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Noname Criticizes Beyonce’s “Black Is King” Film

Peter Dredd



NoName Criticizes Beyonce’s New "Black Is King" Film: “African Aesthetic Draped In Capitalism”

Noname Criticizes Beyonce’s New “Black Is King” Film: “African Aesthetic Draped In Capitalism”

Noname real name Fatimah Nyeema, is vividly an educated woman with deep knowledge on Black plights and community at large. The rapper has written multiple books and has been using her platform to address situations at hand.

While she doesn’t want to admit it, many people see her as a leader. Noname made controversial headlines earlier when she had a mild beef with J Cole on ‘Black Lives Matter’ protests.

The poet, and record producer from the Bronzeville neighborhood of Chicago doesn’t hold back her words when she feels something is wrong especially on Blacks matter and recently, she took aim at Beyonce, criticizing her for her newly released film “Black Is King”.

NoName Criticizes Beyonce’s New "Black Is King" Film: “African Aesthetic Draped In Capitalism”

The visual album of Beyonce’s ‘Black Is King premiered last weekend on Disney+. Noname appears to have concern about the film’s excessive displays of wealth and exploitation of the African aesthetic, as shared by Uproxx.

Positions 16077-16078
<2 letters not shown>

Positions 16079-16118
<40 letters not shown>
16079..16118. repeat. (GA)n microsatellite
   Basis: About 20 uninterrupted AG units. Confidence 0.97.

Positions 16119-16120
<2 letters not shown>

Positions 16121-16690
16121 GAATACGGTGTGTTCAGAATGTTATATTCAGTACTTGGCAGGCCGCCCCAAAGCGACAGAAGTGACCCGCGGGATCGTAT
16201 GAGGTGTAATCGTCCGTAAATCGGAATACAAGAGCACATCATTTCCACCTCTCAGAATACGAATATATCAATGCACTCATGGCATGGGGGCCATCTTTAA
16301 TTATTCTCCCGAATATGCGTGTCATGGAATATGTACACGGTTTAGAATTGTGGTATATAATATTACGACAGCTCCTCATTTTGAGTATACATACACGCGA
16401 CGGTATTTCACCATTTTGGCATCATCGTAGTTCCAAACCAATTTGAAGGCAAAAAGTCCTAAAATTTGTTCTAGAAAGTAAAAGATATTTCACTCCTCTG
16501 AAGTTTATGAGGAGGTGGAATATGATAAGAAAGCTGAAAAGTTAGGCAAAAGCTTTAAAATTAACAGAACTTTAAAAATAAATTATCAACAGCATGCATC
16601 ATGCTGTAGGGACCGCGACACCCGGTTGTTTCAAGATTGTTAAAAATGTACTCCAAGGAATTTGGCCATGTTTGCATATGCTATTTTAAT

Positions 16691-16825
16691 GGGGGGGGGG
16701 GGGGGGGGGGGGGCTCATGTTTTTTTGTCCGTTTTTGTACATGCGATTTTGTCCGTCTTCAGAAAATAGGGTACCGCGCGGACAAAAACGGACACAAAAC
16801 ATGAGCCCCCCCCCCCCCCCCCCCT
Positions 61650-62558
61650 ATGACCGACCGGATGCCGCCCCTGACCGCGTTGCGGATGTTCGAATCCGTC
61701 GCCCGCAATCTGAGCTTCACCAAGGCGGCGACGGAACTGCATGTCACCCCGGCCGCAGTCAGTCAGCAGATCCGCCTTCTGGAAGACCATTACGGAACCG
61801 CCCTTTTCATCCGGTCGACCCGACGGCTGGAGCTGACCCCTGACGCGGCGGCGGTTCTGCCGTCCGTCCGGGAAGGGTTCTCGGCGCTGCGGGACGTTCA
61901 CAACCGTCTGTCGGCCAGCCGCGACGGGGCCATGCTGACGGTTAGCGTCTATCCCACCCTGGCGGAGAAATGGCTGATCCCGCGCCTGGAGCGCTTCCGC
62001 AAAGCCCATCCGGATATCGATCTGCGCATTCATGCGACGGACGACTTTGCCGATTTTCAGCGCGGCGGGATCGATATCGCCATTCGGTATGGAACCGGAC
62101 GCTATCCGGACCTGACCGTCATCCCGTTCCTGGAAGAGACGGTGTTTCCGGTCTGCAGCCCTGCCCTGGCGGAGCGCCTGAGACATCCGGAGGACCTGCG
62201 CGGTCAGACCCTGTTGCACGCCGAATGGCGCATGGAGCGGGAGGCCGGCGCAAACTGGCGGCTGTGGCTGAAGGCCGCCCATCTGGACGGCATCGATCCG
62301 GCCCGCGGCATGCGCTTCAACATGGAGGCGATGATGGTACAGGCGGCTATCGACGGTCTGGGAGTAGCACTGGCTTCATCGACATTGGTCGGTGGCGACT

Prior to her critique of Bey’s new film, Noname tweeted about political activist Angela Davis and how she wished that Davis had received as much love as Beyonce.

On Friday morning, the rapper sarcastically praised the film in a tweet she sent out. “We love an African aesthetic draped in capitalism,” she wrote. “Hope we remember the Black folks on the continent whose daily lives are impacted by US imperialism. If we can uplift the imagery, I hope we can uplift those who will never be able to access it. Black liberation is a global struggle.”

Noname criticizes the use of the aesthetics of African countries while ignoring the fight for systemic reform occurring on the ground right now. The message of Black Is King was an uplifting message for many, but ultimately it does not touch the ongoing plight for social and systemic reform in many African nations.

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